The Lay of the Landscape
Our contemplation of the natural world can sometimes have the effect of awakening aspects of our interior realm. We experience this in the places we’re drawn to again and again and also in exceptional representations of landscapes by artists—no matter whether these frissons cause us to feel at one with our environment or alienated from it. If an artwork is to carry meaning beyond its technical virtuosity, it must speak to an intimate part in each of us. Only then can our appreciation resonate on levels both shared and particular.
Lost There (above) and Isolated (below) by Ori Gersht, from Ori Gersht: History Repeating. Copyright Ori Gersht.
Robert Burley’s Photographic Proof (below), the implosion of a Kodak factory, in The Disappearance of Darkness, which documents the end of the celluloid era. Copyright Robert Burley.
In part because landscape paintings and photographs can evoke powerful emotions, they’re often considered portraits of a kind—likenesses captured to reflect the essence of their subjects, certainly, but also portraits of their creators. These new books featuring landscape portraits, mostly of bygone eras, were selected for their nostalgic qualities. They document loss, not only of places facing extinction, but also the death of the method—film—formerly used to “preserve” them. As many of our favorite landscapes succumb to change, we are reminded that nearly everything is a tenuous proposition.
Image of truck from a train window (above) by Candace Plummer Gaudiani’s Between Destinations. Copyright Candace Gaudiani.
Candace Plummer Gaudiani
Hardcover $50.00 (124pp)
Ori Gersht: History Repeating
Museum of Fine Arts, Boston
Hardcover $60.00 (256pp)
Disappearance of Darkness: Photography at the End of the Analog Era
Princeton Architectural Press
Hardcover $50.00 (160pp)
Sense of Place: European Landscape Photography
Hardcover $60.00 (256pp)
Substitute “Art” for the last word in the title of Raymond Carver’s What We Talk About When We Talk About Love and the phrase targets the heart of these instructive offerings. Perhaps because talking about art intelligently can seem as likely as seeing vapor materialize, most people settle for simply looking at paintings, photography, and sculpture. But romantics who wish to identify and build on the feelings inspired by gazing at fine art will appreciate these books for their smart, generous vocabularies with which to begin a conversation.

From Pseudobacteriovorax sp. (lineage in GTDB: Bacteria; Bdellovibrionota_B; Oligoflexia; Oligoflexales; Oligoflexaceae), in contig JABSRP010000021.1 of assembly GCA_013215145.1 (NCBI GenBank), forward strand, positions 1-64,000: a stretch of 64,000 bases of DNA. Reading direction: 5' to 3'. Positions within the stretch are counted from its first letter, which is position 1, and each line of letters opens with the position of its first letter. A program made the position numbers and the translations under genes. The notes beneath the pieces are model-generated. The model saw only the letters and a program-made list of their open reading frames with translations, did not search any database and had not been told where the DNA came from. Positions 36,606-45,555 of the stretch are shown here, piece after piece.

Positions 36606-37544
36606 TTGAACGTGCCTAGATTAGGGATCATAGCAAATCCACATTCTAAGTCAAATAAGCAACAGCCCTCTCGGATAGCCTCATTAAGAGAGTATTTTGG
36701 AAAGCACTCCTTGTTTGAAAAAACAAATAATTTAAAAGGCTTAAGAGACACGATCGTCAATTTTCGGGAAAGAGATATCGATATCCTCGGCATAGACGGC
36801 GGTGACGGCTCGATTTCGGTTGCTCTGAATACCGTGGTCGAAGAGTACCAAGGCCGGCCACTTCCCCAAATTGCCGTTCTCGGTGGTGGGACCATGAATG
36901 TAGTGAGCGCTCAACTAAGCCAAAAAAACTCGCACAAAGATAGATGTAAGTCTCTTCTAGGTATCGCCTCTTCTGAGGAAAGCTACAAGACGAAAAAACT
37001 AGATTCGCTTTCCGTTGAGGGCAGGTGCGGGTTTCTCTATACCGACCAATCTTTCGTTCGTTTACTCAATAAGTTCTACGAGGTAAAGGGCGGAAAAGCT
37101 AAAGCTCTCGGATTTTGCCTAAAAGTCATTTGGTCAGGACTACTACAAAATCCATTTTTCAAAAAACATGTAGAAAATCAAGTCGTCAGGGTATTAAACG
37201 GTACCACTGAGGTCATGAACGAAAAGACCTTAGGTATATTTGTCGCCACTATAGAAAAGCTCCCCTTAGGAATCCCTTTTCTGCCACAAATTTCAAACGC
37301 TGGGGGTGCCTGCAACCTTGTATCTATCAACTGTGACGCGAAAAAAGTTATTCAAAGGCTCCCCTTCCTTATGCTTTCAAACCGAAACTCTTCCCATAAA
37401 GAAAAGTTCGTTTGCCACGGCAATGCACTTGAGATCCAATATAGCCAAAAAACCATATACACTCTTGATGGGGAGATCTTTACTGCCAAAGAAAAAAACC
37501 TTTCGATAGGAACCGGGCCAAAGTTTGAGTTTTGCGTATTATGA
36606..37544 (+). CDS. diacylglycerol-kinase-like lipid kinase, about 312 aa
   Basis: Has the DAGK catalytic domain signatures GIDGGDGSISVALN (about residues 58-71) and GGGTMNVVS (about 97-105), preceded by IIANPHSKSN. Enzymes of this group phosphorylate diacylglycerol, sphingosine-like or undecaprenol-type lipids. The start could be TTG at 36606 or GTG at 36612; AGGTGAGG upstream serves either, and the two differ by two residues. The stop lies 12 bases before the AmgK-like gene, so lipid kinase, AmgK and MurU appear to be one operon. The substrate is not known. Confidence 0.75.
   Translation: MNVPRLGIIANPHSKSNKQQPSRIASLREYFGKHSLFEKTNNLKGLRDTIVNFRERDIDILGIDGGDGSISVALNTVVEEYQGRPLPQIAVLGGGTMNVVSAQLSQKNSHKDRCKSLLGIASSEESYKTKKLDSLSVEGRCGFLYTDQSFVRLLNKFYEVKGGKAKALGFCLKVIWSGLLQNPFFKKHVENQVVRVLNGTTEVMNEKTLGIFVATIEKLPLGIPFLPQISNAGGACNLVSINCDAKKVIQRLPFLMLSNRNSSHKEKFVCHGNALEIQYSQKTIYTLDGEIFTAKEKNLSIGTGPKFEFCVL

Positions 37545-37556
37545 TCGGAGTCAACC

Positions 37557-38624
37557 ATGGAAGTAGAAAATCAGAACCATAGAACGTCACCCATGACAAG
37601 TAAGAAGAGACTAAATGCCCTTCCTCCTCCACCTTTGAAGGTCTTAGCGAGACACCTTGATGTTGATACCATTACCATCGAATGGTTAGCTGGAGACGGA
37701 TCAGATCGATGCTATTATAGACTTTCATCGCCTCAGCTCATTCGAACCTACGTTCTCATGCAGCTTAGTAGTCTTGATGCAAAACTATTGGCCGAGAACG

Just because How to Talk to Children About Modern Art (Francis Lincoln, 978-0-7112-3289-1) is cheerfully packaged in bright colors and targets a young market doesn’t mean it’s simplistic. In its spot-on tone, neither patronizing nor exclusive, art historians will recognize hints of John Berger’s classic Ways of Seeing. Featuring thirty modern masterpieces, from works by Dali to de Kooning to Freud, author Francoise Barbe-Gall frames and then responds to a series of comments children might make while studying art works, i.e., “Why doesn’t it look finished?” An invaluable resource for readers of any age.
Those whose doodles show promise will be encouraged by Princeton Architectural Press’s pint-sized Learning to See series. The Artist’s Eye (978-1-61689-056-8), Drawing Techniques (978-1-61689-054-4), and Figure Drawing (978-1-61689-049-0), all by Peter Jenny and published by Princeton Architectural Press, are meant for the budding visual critic/closet artist and may be easily stowed in a bag with pencils to accompany readers en plein air.
The Art Book (Phaidon Press, 978-0-7148-6467-9), Phaidon’s enormous new coffee-table release, is decidedly not easily transported. The second edition of this popular, comprehensive reference tome has just enough biographical information on each of its alphabetically featured artists from all eras to quickly elevate a cocktail party conversation—or perhaps inspire a passion. More than five hundred well-chosen examples, one hundred of which are new since the ’90s version, include a full-page art work, each displayed with Phaidon’s typically exquisite attention to detail.